Will the “Friday decline” begin a day early this week?
The stock market rose again yesterday….which makes 10,471 days in a row that the market has moved higher…(at least it seems that way). We would point out, however, that the market has indeed declined on several individual days over the past couple of weeks. In fact, it has sold-off on each of the last three Fridays…as investors worried that the coronavirus might get worse over those weekends…and investors took a few chips off the table…just in case the situation deteriorated dramatically over that weekend.
China finally admits to under-reporting the extent of the coronavirus.
It looks like the “Friday pull-back” might become a two-day event this week…as China is finally admitting that they have under-reported the size of the outbreak. (They’re actually attributing the big jump in cases to a revised method of counting the infections…but in reality, they’re merely just admitting that they’ve been under-reporting the numbers.) This does not mean that the coronavirus will become a much bigger problem…and thus the stock market is going to get clobbered, but it does look like it will give investors an excuse to take a few chips off the table over the last two days of the week…instead of just the last one.
It is one thing for market pundits to tell investors that they should not panic over the coronavirus, but it’s another thing to tell them it won’t have ANY impact…and thus they should continue buying stocks with both hands. Of course the continued rally in the stock market only emboldens these pundits to make those kind of statements, but we think it’s irresponsible. As we’ve said many times over the past few weeks, none of these market pundits has any idea how bad this healthcare threat will turn out to be, so sending out the “all clear” signal is not what they should be doing in our humble opinion.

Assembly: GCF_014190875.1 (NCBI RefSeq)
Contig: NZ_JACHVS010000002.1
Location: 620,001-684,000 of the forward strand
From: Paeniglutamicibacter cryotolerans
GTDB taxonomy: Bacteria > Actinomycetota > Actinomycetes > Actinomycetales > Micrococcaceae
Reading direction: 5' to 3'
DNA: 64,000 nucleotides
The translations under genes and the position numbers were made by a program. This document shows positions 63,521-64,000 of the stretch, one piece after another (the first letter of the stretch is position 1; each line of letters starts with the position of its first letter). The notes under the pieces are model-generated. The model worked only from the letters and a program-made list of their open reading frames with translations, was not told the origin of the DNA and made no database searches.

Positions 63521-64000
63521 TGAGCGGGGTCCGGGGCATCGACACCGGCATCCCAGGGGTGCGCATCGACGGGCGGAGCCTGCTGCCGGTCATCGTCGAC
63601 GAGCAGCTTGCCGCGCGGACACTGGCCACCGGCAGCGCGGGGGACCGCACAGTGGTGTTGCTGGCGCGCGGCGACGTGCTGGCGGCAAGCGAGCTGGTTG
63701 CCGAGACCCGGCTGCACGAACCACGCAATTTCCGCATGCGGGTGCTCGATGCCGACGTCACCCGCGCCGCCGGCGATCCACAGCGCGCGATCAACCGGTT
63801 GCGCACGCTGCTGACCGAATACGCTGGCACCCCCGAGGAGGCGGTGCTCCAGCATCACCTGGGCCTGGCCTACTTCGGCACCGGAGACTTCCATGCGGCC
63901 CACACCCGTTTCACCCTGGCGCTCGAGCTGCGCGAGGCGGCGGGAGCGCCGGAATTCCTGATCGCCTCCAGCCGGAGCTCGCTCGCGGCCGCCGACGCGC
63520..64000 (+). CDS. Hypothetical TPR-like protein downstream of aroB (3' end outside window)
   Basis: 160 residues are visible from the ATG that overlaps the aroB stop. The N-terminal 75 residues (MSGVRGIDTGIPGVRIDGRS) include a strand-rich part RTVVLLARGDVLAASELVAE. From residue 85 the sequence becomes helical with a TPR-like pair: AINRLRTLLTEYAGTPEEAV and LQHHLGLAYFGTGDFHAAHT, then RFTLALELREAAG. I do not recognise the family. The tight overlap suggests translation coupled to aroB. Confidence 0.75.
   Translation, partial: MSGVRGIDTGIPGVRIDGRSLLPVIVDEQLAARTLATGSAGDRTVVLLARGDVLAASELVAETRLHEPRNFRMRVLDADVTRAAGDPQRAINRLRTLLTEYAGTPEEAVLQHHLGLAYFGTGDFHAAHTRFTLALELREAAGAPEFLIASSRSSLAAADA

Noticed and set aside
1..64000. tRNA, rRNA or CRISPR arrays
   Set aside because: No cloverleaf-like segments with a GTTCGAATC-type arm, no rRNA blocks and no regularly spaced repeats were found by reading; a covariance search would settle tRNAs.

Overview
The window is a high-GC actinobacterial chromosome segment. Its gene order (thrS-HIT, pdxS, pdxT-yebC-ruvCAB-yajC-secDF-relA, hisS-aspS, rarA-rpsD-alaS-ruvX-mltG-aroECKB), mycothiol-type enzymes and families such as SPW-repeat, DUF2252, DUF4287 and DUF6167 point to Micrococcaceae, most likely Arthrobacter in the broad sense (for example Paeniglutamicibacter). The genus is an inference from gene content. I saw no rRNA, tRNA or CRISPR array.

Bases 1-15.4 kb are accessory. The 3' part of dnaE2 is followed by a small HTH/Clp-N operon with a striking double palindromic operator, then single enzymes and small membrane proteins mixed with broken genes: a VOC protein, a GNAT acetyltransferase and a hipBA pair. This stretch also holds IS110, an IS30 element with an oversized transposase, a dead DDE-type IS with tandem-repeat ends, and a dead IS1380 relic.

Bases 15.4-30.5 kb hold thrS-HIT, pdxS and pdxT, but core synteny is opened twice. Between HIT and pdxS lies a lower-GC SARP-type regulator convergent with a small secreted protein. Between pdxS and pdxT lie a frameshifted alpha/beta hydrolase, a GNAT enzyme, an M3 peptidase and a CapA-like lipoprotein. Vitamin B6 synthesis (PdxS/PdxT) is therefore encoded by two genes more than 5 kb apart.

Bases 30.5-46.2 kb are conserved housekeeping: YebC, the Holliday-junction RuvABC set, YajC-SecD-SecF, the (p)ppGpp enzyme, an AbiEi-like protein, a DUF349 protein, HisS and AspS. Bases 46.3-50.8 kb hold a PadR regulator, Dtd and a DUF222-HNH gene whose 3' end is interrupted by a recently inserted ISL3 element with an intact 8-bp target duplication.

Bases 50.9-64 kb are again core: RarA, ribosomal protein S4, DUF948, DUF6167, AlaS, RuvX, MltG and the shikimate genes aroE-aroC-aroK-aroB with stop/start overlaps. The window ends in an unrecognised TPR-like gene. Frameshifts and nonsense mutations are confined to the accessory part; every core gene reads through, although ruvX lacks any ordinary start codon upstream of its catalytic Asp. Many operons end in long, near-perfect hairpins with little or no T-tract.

The starting point of the coronavirus is MUCH different than SARS & H1N1. (That’s important.)
Maybe the most shortsighted argument is the one that compares this coronavirus…to the SARS outbreak of 2003 or the H1N1 outbreak of 2009. First of all, and like we just said, market pundits have no idea if the coronavirus is much stronger than SARS or H1N1. However, when one is talking about the impact this kind of health crisis might have on the markets, it’s vitally important to realize that the “starting point” matters whenever ANY crisis develops. In the case of the SARS and the H1N1 outbreaks, the starting points for BOTH of these flare-ups took place right after HISTORIC bear markets!!!! In both cases, these outbreaks developed just after a decline of 50% in the S&P 500 index over the previous three years. Therefore…in both cases…the market had become oversold (and washed out) and very under-valued…and the U.S. (and global) economy was just staring to take-off. This time around, the market is coming after a RALLY of over 80% during the past three years…and after the economy has experienced its longest expansion in history!
We’re sorry to keep harping on this issue, but it IS important! The starting point does matter…and it should be considered when thinking about how much the market can rally from its current…elevated & expensive…level.